The Angels will face old nemesis Alex Rodriguez on Friday night for the first time since the New York Yankees slugger served a one-year suspension for obtaining illegal performance-enhancing substances from the now-closed Biogenesis anti-aging clinic in South Florida, the longest drug suspension in baseball history.
“I look at anybody who cheated differently, but at the same time, I think all of the guys [involved with the Biogenesis scandal] have served their time, served the penalty they’ve been charged with, and are allowed to play,” Angels closer Huston Street said.
“A lot of them are really good players, including Alex, and they’re good for baseball. People make mistakes in judgment. I don’t hold anything against anyone forever. He served his penalty. There’s not much more they can do after that.”
Rodriguez, 39, ranks fourth on baseball’s all-time list with 665 home runs and is tied with Barry Bonds for second place with 1,996 runs batted in.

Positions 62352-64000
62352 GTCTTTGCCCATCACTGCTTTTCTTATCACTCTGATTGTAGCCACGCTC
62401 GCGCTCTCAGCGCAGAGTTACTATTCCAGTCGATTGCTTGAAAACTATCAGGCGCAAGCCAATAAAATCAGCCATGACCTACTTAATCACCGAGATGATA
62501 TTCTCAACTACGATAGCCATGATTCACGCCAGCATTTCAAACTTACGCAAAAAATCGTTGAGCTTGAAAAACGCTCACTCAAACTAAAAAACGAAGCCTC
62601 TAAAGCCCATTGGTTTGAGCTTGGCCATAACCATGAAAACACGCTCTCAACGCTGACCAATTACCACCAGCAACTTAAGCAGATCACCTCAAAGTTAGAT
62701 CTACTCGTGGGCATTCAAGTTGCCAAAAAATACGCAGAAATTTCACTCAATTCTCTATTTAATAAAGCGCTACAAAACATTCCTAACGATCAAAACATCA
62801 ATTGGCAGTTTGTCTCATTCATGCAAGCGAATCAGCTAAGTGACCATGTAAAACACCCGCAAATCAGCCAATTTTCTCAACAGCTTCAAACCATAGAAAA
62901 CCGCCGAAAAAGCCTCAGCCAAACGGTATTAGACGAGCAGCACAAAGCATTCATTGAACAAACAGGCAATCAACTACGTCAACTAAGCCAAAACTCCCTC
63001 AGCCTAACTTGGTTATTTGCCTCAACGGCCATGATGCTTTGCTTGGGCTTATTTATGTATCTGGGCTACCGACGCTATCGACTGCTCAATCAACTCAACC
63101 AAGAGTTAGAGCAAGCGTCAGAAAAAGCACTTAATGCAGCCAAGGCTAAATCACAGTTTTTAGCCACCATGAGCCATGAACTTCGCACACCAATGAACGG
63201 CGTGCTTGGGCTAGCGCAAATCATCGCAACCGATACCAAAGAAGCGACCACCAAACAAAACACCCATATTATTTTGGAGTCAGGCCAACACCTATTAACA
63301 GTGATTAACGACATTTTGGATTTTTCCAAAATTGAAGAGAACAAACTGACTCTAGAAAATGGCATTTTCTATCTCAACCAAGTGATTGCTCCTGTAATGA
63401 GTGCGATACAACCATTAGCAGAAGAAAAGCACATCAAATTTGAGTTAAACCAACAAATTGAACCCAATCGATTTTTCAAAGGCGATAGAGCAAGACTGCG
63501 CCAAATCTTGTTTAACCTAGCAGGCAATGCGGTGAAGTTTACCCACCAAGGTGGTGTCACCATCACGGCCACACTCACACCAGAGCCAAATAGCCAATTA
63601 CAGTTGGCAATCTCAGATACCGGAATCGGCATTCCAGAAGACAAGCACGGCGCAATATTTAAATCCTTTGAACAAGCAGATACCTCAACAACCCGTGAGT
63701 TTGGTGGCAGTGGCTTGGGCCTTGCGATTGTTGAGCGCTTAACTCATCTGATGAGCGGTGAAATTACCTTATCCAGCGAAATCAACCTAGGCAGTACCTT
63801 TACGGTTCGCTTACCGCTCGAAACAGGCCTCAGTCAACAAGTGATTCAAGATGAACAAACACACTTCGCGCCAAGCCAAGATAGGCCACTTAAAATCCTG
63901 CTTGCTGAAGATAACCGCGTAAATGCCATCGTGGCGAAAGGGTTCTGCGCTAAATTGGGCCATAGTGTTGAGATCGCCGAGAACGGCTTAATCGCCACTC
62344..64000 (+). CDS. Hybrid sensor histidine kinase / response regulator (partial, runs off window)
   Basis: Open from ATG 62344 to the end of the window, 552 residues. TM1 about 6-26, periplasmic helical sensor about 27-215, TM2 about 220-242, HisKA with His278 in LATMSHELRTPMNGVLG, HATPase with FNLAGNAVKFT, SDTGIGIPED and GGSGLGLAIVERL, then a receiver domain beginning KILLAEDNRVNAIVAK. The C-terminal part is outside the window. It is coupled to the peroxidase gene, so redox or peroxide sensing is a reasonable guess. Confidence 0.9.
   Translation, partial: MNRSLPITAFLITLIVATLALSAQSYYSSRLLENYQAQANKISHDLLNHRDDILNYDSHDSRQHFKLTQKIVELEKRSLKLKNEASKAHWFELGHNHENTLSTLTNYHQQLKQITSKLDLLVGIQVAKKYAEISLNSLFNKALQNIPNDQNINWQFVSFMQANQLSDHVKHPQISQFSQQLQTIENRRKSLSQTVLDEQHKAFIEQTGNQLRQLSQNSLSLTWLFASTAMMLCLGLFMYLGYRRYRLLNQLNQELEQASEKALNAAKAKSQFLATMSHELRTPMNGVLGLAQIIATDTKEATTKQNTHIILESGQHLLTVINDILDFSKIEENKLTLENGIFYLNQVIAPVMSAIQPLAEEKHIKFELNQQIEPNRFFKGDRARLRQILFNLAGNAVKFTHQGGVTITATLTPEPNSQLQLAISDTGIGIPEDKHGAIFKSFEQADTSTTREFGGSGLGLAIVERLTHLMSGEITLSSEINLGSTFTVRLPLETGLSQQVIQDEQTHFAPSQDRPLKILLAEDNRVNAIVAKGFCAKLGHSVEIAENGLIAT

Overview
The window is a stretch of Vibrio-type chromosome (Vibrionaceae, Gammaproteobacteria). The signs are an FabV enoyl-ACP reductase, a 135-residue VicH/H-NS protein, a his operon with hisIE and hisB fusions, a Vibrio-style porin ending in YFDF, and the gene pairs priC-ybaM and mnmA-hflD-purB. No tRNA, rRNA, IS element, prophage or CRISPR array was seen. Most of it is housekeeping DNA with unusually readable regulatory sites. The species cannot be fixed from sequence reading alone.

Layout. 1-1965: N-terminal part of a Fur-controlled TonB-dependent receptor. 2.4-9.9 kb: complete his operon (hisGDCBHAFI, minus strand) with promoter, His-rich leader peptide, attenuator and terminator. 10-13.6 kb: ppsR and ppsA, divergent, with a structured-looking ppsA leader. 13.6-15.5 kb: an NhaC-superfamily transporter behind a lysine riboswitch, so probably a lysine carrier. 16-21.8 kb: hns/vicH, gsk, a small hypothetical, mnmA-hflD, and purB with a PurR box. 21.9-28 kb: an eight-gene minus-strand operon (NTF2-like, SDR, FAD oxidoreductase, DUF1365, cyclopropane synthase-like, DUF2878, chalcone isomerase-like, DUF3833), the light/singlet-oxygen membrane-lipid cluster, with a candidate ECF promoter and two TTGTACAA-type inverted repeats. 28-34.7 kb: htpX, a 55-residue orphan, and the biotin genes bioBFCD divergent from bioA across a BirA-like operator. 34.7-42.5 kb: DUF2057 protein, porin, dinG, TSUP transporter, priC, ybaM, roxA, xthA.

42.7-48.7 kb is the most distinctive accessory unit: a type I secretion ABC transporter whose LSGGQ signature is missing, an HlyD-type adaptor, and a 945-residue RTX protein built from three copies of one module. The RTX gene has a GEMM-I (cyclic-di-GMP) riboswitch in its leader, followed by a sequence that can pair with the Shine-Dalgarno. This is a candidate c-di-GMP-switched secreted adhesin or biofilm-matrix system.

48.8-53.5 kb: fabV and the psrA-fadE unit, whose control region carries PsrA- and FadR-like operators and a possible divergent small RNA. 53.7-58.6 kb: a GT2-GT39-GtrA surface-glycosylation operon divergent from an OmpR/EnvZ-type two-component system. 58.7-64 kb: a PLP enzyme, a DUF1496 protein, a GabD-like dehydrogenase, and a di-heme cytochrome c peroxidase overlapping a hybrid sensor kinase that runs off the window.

And even at his age, with a year off, and an assortment of injuries suffered in recent seasons, Rodriguez has been so good this season (.270, 11 homers, 27 RBIs) that he’s batting third as New York opens a three-game series against the Angels at Yankee Stadium on Friday night.
“There’s no doubt that Alex paid a price not only in his suspension but in public opinion,” Angels Manager Mike Scioscia said. “But he’s out there, he’s competing, and it doesn’t seem to affect him. He’s competing as well as he ever has."
Though the steroid era and the Biogenesis scandal tainted the game for years, Street is convinced that the subsequent strengthening of the joint drug agreement and stiffer penalties for cheaters such as Rodriguez have been “good for the game” in the long run.
“I think MLB has done a very good job, since I’ve come into the league, of changing the culture, of policing it,” Street said. “Now, when somebody gets busted, it’s a total shock, which is a drastic culture change from before. I think that’s a major positive for MLB. They’ve done a good job of educating the younger players and punishing the players who skirt the system.”